“There’s other countries to do business with,” Scott said. Unlike China, he added, those countries are not trying “annihilate” competitors.
Young activist leaves mark
Last week Greta Thunberg, the 16-year-old Swedish climate activist, appeared before the House Select Committee on the Climate Crisis before heading to New York to address the United Nations Climate Summit. In angry tones, she told world leaders “you have stolen my dreams” due to climate inaction.
Thunberg’s remarks inspired climate change supporters and activists. Detractors lamented her “being used” by adults, with some instances of verbal attacks.
“I hear you @GretaThunberg,” tweeted Weston Democrat Debbie Wasserman Schultz. “And I hear all of the advocates and individuals fighting and raising awareness about environmental racism, climate change refugees and the grave & urgent need to take action NOW. I am in this fight with you.”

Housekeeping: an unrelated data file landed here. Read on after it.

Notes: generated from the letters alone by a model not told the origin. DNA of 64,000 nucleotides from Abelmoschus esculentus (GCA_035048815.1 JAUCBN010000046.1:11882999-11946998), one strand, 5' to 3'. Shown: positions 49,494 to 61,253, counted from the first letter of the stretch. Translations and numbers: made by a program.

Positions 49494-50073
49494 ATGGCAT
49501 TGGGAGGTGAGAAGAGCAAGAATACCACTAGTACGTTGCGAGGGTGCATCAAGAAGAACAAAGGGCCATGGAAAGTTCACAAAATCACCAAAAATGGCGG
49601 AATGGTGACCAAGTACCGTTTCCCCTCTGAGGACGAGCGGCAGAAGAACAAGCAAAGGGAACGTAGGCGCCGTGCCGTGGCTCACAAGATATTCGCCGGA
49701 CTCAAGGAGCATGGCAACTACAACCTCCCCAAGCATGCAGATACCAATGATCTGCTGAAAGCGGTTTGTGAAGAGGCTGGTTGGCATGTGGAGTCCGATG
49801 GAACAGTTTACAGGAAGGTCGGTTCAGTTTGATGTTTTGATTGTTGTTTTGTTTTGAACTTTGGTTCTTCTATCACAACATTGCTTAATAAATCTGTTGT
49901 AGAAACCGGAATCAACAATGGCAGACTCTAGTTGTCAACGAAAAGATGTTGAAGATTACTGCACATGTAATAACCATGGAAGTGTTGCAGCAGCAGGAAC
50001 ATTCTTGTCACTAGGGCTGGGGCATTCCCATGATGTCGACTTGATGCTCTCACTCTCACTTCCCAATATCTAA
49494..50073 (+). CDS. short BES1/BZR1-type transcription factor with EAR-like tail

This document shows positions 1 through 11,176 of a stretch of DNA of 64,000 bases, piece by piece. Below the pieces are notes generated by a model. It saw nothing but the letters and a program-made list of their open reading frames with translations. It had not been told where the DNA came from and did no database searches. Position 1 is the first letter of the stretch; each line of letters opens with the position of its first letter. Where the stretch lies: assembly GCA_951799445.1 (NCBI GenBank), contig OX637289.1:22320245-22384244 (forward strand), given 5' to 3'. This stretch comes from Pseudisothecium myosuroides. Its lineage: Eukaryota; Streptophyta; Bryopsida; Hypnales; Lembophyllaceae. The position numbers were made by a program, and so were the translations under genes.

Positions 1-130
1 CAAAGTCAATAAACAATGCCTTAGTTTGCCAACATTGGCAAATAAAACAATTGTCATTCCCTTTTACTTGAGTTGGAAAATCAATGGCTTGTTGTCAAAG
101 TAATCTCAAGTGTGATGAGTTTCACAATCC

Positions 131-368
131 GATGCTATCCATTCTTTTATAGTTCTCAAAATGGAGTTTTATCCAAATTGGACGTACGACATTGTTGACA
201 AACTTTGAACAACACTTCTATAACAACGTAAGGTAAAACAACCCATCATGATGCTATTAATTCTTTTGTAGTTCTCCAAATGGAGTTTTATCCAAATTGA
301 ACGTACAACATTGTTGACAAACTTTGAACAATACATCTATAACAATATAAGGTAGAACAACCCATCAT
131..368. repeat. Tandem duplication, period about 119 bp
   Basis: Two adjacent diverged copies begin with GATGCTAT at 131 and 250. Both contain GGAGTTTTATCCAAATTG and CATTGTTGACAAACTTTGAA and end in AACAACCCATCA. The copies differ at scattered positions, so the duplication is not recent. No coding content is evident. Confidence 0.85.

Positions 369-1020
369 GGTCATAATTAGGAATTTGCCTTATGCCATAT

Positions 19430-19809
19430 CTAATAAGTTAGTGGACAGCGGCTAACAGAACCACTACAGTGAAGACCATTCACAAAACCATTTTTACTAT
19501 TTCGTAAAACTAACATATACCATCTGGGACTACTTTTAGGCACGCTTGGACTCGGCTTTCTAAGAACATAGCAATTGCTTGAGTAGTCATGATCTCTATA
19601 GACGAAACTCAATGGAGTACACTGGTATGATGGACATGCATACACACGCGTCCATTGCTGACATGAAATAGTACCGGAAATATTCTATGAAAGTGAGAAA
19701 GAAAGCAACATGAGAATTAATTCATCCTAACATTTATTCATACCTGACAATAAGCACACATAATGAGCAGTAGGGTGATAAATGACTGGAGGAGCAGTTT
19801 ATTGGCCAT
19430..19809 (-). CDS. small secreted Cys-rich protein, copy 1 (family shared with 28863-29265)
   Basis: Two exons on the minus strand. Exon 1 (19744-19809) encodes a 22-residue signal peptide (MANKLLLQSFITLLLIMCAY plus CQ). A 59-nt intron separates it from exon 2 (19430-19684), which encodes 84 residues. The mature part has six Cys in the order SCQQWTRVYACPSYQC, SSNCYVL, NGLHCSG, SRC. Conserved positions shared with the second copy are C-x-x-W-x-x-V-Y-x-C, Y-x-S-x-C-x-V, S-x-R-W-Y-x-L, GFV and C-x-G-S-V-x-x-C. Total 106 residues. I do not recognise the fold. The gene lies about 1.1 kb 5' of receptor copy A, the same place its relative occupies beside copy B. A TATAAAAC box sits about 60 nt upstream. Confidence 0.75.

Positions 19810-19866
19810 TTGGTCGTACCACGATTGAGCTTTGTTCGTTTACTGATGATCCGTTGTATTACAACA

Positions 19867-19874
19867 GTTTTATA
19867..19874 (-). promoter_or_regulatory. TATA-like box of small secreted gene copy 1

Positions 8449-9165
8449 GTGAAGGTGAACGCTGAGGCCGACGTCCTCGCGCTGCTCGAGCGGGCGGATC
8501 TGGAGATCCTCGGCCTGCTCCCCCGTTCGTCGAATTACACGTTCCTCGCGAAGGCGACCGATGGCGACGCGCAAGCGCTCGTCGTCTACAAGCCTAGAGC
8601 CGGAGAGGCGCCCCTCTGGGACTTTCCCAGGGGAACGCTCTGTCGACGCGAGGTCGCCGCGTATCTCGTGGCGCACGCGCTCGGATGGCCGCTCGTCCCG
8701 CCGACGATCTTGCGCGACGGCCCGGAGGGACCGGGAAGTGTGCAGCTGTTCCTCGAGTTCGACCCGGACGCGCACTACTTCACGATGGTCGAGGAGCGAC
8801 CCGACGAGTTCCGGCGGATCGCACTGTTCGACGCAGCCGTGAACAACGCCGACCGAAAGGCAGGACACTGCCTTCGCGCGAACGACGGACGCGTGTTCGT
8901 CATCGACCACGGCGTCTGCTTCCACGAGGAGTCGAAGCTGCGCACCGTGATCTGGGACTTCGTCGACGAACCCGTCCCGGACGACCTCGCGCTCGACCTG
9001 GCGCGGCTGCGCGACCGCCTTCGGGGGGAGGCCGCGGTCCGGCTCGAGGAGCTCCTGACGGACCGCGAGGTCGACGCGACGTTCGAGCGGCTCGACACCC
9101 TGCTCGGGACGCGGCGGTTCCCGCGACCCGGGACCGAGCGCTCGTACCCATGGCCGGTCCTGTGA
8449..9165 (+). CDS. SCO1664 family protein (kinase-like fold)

Trump took a more sarcastic approach tweeting “she seems like a very happy young girl looking forward to a bright and wonderful future. So nice to see.” A conservative pundit, Michael Knowles, called her “mentally ill,” prompting an apology from Fox News.
Like the students from Marjory Stoneman Douglas High School in Parkland, who became nationwide activists for gun control, climate advocates are hoping Thunberg can have the same effect. Coinciding with her U.S. appearances was a nationwide “climate strike” by young people.
Chemical abortion drugs targeted
While the number of abortions is trending downward, chemical abortion pills are still a concern. Recently, Jacksonville Republican John Rutherford co-sponsored a bill by Ohio Republican Bob Latta that addresses issues surrounding the use of chemical abortion pills.